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Brooks Wilson's Economics Blog: Sowell on Interventionist Policy

Thursday, January 21, 2010

Sowell on Interventionist Policy

Thomas Sowell is a great writer and one of my favorite economists. His latest book is "Intellectuals and Society." In "Massive Government Intervention Drove U.S. Deeper Into Depression," an Investors Business Daily editorial, he offers the hypothesis that government intervention may deepen and lengthen economic downturns. He presents historical evidence to support his position comparing the stock market crashes of 1929 and 1987. His hypothesis is similar to Higgs' "Regime Uncertainty" (see "The Crisis Paradox). Key sections of Sowell's article articulating the conventional wisdom concerning Roosevelt's interventions and Sowell's dissent read
Many saw in the Great Depression the failure of free market capitalism as an economic system and a reason for seeking a radically different kind of economy — for some Communism, for some Fascism and for some the New Deal policies of Franklin D. Roosevelt's administration.

Whatever the particular alternative favored by particular individuals, what was widely believed then and later was that the stock market crash of 1929 was a failure of the free market and the cause of the massive unemployment that persisted for years during the 1930s.

Given the two most striking features of that era — the stock market crash and a widespread government intervention in the economy — it is not immediately obvious which was more responsible for the dire economic conditions. But remarkably little effort has been made by most of the intelligentsia to try to sort out the cause or causes. It has been largely a foregone conclusion that the market was the cause and government intervention was the saving grace.

While unemployment went up in the wake of the stock market crash, it never went as high as 10% for any month during the 12 months following that crash in October 1929. But the unemployment rate in the wake of subsequent government interventions in the economy never fell below 20% for any month over a period of 35 consecutive months.

In short, though the stock market crash has been conceived of as the "problem" and government intervention as the "solution," in reality the unemployment rate following the economic problem was less than half of the unemployment rate following the political solution.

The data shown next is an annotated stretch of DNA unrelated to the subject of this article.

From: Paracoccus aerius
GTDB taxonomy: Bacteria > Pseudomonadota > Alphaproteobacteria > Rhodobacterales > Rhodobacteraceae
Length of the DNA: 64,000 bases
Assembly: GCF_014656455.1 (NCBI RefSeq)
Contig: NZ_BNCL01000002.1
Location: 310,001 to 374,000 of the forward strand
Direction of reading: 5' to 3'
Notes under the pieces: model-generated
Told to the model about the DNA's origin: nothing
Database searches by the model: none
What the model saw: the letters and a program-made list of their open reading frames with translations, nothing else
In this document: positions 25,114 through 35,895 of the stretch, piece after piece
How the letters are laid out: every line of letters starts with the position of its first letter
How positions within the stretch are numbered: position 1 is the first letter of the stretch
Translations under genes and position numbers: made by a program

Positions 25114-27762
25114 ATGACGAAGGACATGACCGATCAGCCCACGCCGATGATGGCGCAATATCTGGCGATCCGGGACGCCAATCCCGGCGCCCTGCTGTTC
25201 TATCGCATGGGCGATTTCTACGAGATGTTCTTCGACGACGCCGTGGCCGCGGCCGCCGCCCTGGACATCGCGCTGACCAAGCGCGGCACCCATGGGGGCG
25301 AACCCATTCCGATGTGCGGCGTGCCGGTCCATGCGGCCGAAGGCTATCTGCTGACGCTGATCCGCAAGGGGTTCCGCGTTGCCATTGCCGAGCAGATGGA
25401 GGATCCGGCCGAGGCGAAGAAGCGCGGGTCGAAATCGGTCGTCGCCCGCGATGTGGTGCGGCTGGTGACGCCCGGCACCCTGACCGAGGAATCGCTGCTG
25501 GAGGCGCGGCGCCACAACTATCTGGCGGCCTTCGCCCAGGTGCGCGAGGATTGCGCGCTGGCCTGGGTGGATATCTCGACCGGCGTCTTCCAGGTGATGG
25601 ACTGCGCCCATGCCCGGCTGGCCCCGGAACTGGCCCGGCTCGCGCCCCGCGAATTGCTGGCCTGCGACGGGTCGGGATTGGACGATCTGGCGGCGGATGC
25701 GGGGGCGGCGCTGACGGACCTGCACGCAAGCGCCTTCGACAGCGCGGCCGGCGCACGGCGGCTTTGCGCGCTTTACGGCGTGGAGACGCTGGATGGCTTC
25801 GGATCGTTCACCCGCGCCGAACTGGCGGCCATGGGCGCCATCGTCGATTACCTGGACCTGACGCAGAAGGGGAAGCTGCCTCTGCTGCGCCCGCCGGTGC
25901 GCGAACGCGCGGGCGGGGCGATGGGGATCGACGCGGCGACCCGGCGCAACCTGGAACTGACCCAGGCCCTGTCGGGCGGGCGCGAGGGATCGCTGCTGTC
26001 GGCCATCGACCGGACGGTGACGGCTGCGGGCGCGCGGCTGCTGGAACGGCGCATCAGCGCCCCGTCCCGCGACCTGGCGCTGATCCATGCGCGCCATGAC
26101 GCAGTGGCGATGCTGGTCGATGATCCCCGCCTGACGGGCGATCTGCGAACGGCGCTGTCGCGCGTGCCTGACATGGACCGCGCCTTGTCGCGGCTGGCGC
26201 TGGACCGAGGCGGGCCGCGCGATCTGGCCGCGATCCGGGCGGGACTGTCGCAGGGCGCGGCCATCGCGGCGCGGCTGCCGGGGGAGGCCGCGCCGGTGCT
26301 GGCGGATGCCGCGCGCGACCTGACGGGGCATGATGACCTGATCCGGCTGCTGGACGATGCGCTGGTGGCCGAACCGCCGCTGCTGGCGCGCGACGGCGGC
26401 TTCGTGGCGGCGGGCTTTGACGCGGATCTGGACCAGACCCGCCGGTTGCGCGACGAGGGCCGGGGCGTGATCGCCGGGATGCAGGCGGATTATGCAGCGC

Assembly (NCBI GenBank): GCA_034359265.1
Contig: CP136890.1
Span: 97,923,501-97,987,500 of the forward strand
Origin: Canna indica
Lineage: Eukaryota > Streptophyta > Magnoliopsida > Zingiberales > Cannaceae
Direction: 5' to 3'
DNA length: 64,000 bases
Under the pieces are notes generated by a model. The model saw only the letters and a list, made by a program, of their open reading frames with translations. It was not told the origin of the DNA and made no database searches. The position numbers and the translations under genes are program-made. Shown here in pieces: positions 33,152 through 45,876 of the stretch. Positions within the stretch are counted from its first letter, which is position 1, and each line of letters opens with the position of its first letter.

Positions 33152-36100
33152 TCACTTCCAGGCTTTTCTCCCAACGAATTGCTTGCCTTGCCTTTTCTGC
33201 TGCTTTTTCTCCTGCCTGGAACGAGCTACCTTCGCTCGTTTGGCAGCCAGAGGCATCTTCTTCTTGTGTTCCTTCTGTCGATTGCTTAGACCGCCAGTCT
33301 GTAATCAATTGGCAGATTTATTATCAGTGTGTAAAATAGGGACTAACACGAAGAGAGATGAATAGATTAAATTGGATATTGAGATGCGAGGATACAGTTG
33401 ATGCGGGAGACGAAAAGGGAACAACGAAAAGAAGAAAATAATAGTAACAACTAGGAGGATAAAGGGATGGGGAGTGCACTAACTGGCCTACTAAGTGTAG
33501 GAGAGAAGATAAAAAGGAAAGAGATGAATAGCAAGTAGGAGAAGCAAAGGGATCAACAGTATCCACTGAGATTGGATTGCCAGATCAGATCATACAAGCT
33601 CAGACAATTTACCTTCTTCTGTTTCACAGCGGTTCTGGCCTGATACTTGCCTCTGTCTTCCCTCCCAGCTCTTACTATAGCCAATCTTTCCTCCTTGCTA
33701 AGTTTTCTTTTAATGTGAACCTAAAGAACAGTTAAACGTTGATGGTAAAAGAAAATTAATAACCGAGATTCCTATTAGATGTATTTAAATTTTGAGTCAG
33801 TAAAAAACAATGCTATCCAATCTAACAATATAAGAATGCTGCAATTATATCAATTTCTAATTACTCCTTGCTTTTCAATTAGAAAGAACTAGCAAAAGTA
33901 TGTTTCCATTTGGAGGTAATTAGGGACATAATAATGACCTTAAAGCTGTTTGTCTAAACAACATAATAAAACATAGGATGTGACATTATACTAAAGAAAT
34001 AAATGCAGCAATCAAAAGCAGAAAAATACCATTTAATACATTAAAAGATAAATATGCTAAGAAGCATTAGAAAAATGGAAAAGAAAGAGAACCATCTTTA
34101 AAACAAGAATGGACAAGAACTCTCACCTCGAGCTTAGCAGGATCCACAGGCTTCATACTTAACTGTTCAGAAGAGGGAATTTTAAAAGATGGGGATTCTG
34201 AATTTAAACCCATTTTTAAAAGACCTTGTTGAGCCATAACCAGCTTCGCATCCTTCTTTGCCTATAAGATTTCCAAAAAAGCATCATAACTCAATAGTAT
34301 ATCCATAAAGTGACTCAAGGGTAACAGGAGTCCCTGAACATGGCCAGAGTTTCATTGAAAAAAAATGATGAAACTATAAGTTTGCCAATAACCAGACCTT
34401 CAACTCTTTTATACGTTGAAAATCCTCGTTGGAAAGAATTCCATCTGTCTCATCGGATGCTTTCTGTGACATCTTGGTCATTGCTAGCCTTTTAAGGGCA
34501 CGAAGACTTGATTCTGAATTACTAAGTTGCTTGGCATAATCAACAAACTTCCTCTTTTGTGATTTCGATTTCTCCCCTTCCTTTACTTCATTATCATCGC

He enumerates how bad monetary policy, protectionist trade policy, doubling taxes on high income earners, and price fixing stifled economic recovery.

Next, Sowell describes Reagan's benign response to the 1987 stock market crash, the media's harsh criticism and the ensuing economic recovery.
There is of course no way to rerun the stock market crash of 1929 and have the federal government let the market adjust on its own to see how that experiment would turn out. The closest thing to such an experiment was the 1987 stock market crash, similar in size but not in duration to the 1929 collapse. The Reagan administration did nothing, despite outrage in the media at the government's failure to act.

"What will it take to wake up the White House?" the New York Times asked, declaring that "the president abdicates leadership and courts disaster." Washington Post columnist Mary McGrory said that Reagan "has been singularly indifferent" to the country's "current pain and confusion." The Financial Times of London said that President Reagan "appears to lack the capacity to handle adversity" and "nobody seems to be in charge."

A former official of the Carter administration criticized President Reagan's "silence and inaction" following the 1987 stock market crash and compared him unfavorably to President Franklin D. Roosevelt, whose "personal style and bold commands would be a tonic" in the current crisis.

The irony in this was that FDR presided over an economy with seven consecutive years of double-digit unemployment, while Reagan's policy of letting the market recover on its own, far from leading to another Great Depression, led instead to one of the country's longest periods of sustained economic growth, low unemployment and low inflation, lasting 20 years.

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